December 2, 2021

TC3 students open laptops, not books

Bob Ellis/staff photographer

Tompkins Cortland Community College sophomore Megan Clowser, from Long Island, sits in the Fireside Cafe at the college, making use of her laptop to read her psychology book rather than a printed copy of the book. Online reading material saves students a lot of money each year. TC3 has been increasing access to such resources.

DRYDEN — When Tompkins Cortland Community College sophomore Megan Clowser prepares for her introduction to psychology course, she doesn’t curl up with an expensive textbook. She simply unfolds her Hewlett Packard touch screen laptop computer and logs on to a specific website where the book is kept online.

The program, called Open Learning Initiatives, is offered by about 100 courses at TC3 to help students keep up with courses without having to buy books.

And it has saved them a total of hundreds of thousands of dollars, say college officials.

According to the college website, the average undergraduate at a two-year college, may spend about $1,400 a year on textbooks and supplies.

For Clowser, who has spent about $300 on textbooks for two other courses, not having to buy another book was a welcome savings.

“It’s a little more extra money in my pocket for extracurriculars,” Clowser said as she sat recently in the Fireside Cafe on campus, scrolling through the text online, covering the class section on emotion and motivation.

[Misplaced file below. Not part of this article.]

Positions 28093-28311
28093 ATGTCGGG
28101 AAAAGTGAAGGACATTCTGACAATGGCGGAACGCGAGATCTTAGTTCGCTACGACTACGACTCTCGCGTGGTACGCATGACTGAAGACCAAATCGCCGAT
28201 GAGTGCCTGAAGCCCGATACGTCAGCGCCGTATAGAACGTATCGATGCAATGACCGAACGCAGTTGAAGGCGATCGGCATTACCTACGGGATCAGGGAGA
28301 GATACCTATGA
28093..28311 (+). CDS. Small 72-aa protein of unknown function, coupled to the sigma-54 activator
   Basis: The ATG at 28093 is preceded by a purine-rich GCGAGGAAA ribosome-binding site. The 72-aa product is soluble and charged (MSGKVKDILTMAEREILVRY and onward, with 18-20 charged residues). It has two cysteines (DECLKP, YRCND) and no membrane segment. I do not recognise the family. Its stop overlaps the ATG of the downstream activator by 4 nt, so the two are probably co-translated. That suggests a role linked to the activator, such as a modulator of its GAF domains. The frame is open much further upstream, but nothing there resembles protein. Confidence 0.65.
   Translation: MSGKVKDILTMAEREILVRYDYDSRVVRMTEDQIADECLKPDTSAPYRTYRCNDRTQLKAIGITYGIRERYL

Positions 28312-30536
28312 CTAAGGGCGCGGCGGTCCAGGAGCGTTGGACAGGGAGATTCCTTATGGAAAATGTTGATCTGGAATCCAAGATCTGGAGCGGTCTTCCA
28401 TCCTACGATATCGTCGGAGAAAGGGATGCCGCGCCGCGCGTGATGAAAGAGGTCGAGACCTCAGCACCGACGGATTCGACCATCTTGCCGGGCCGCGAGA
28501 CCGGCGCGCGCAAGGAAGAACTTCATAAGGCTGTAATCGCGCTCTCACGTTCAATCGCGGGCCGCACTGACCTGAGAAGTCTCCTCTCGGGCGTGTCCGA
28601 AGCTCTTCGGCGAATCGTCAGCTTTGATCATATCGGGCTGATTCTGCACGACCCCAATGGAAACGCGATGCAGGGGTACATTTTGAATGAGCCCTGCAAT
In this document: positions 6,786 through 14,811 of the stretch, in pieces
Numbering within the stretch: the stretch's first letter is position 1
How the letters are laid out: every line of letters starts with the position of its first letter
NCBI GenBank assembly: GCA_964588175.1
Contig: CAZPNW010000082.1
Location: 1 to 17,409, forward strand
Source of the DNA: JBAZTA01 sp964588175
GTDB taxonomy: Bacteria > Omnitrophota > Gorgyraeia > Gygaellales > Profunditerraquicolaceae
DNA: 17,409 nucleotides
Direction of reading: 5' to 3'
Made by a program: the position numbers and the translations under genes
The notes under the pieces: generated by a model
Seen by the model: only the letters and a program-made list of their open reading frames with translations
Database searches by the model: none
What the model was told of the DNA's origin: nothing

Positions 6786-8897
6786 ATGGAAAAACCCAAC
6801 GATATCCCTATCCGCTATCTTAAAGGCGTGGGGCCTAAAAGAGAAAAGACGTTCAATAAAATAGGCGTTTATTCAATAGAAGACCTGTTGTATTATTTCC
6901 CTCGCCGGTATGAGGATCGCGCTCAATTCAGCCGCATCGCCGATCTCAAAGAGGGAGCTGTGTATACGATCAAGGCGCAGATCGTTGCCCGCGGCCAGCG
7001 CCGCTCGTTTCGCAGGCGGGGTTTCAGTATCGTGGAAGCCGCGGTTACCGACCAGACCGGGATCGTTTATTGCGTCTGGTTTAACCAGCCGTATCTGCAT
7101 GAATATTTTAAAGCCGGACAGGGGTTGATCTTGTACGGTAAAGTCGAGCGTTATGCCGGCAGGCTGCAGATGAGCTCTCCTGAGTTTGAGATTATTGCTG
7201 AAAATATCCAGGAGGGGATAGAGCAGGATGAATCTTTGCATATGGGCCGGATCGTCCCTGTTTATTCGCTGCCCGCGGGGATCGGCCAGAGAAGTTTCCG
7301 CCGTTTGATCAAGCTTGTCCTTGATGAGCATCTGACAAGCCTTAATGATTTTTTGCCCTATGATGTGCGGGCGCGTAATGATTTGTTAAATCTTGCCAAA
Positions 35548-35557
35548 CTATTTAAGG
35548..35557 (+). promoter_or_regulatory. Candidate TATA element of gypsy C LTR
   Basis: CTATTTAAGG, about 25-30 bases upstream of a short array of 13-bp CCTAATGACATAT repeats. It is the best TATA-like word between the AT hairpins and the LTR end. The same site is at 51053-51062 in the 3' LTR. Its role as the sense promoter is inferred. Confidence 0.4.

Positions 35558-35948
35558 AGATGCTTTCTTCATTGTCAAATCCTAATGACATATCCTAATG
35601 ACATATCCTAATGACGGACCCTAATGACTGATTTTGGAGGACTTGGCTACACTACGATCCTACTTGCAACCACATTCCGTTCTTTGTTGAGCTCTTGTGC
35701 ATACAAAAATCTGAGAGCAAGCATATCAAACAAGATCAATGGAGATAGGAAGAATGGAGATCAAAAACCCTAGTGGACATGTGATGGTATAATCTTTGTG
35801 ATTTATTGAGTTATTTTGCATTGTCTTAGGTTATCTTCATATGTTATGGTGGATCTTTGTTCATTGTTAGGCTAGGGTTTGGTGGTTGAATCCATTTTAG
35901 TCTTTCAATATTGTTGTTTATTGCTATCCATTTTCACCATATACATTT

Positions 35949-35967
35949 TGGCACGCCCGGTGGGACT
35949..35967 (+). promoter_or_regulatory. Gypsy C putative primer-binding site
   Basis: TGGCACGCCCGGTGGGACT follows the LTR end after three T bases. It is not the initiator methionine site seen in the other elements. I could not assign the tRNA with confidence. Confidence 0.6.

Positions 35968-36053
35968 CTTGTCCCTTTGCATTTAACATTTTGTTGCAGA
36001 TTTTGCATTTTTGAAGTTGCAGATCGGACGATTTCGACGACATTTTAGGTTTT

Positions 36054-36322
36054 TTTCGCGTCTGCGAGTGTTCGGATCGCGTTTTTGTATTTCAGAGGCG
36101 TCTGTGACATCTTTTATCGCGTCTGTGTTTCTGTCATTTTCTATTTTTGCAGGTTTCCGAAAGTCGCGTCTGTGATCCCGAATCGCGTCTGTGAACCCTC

She said it is also inviting to her generation, which is very used to using computers.

And TC3 is a leader among SUNY schools for its efforts to replace the published paper textbooks with online textbooks, said Tony DeFranco, coordinator of learning technology services in the campus technology department.

TC3 will offer its online business degree using open educational resources in the fall, DeFranco said, meaning people in that program will be able to complete their degrees without buying a textbook.

Developing the technological infrastucture needed to support this is time consuming, said DeFranco, so he and TC3 President Carl Haynes praised the fact the recently passed $153 billion state budget devotes $8 million to support the development of OER in colleges.

Of that $8 million, half goes to SUNY and half to the City University of New York, but DeFranco did not know how those funds would be allocated.

The end result for the college in devoting resources to these online services, is higher retention rates. To date, TC3 has saved students more than $700,000 in textbook costs and seen significant improvement in success in retention rates for the courses using OER, DeFranco said.

That’s because a student who cannot afford a textbook cannot keep up in class, Haynes said.

And as Clowser sat in the cafe scrolling through her coursework, she said the extra money saved on a textbook can go a long way.